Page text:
The biggest news coming from the dealer-management system vendors at the National Automobile Dealers Assn. convention last month is that there was no news.

The big question mark concerns Microsoft. Dealers whose contracts with their current DMS vendors are nearing an end, were emailing me before NADA asking me for an update of where Microsoft is in its entry into the market.

Microsoft cancelled a planned interview with John Reed, its director of automotive retail systems on the eve of the Ward's/Dixon-Hughes DMS panel at NADA citing the fact there was no news to talk about.

However, during the panel Reed mentioned a pending distribution agreement with a major player while hinting at a couple of other significant announcements. Reed declined to elaborate any further.

A quick look at potential partners gives an idea of who likely players might be.

ADP: Although ADP uses some of Microsoft's technology, a partnership in the DMS arena is a stretch — but not out of the question.

The fact is, Microsoft, if it ever does find a way into the DMS market, would be a tough competitor for ADP. So why make it easy by partnering with it?

Reynolds: There's not much chance that the partner is Reynolds as long as Bob Brockman is in charge.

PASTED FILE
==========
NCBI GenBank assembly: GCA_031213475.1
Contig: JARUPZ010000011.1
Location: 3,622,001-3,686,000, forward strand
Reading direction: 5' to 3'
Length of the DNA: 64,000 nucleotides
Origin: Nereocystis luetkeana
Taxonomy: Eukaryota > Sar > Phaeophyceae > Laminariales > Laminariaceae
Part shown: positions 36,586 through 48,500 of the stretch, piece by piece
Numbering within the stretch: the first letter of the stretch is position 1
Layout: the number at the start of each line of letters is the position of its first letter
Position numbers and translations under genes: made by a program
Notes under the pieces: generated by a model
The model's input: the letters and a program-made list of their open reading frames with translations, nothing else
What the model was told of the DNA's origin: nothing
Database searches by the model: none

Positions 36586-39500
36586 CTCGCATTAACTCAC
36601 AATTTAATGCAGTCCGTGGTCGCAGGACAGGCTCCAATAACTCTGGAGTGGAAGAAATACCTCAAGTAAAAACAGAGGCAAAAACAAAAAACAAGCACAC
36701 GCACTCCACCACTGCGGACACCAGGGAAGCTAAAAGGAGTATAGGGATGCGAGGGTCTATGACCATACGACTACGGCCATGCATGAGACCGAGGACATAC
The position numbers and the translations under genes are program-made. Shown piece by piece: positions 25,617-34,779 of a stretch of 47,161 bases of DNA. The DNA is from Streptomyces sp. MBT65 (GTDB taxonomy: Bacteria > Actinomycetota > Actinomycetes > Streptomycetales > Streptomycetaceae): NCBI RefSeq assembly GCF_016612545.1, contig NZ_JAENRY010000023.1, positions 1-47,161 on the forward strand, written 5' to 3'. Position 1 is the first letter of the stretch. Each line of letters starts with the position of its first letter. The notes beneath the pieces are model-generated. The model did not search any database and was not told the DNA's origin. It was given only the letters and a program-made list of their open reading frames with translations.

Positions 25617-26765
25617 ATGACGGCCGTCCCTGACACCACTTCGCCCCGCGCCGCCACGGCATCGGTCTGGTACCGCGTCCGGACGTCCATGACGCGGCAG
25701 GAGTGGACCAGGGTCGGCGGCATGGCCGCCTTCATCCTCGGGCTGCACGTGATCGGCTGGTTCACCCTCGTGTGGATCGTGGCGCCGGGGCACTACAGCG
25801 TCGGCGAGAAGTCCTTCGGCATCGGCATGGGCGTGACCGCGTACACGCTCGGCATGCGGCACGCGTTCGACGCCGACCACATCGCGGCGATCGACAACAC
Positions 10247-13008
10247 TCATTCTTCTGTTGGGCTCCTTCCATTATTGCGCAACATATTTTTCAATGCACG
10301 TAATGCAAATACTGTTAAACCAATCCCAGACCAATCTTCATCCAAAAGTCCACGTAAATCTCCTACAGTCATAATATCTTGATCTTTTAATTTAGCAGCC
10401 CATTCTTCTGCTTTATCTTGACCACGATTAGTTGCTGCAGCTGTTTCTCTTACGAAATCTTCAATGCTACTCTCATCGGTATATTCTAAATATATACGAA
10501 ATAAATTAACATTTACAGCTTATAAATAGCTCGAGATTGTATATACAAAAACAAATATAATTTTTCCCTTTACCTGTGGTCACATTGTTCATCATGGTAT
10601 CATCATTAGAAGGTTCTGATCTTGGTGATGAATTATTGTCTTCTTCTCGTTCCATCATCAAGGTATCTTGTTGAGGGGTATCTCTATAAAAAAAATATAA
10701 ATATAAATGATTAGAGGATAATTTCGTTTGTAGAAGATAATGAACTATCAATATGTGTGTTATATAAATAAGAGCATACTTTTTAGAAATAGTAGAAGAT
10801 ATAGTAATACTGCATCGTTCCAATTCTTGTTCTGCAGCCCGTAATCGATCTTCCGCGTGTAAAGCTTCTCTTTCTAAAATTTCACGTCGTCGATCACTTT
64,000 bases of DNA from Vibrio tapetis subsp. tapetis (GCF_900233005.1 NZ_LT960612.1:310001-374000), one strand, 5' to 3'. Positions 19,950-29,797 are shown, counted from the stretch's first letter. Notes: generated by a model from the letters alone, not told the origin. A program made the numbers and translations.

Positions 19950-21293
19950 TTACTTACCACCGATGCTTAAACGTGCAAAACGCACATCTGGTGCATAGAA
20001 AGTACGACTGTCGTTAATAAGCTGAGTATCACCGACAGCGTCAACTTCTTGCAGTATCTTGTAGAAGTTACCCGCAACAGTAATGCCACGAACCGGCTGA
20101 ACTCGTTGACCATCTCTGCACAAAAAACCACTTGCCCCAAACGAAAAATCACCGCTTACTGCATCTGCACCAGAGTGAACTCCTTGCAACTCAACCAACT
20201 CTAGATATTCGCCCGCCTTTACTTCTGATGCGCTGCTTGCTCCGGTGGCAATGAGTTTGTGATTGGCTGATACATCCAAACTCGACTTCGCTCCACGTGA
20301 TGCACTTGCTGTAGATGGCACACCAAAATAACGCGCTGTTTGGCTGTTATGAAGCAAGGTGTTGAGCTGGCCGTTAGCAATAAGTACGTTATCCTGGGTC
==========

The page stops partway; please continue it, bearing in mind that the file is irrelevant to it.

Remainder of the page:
JM Family Solutions could be a strong possibility. It has a strong sales force with a lot of products and sources tell me it has looked at possibly acquiring a DMS vendor in the last year. I think it's a dark horse, though. It seems to be retrenching a little bit and focusing on the solutions it has already.

Dominion is another dark horse. It has a lot of pieces but there is little to no integration between them and that is a big minus. Another big drawback is the fact that Landmark Communications, Dominion's partner, recently put Dominion on the market.

AutoSoft: The third largest DMS vendor probably is not a good fit. The CEO, Charlie Prophet, likes to play it low key and keeps his company's focused on providing a sound product for dealers.

DealerTrack: Along with JM Solutions, DealerTrack is the most likely. Mark O'Neill would like to break Reynolds' and ADP's hold on the industry and a partnership with Microsoft could be the answer.

Getting a deal done could be tough. DealerTrack already has Arkona and would have to determine whether a partnership with Microsoft ultimately would cannibalize its own solution.

Also, DealerTrack may be close to announcing a deal to provide its Arkona solution Ford Motor Co. dealers in Canada, and it's already landed the Asbury Automotive Group contract, so the question is does it need Microsoft?

The point is, Microsoft wants a partner in the DMS space, but it could be running out of options. Stay tuned.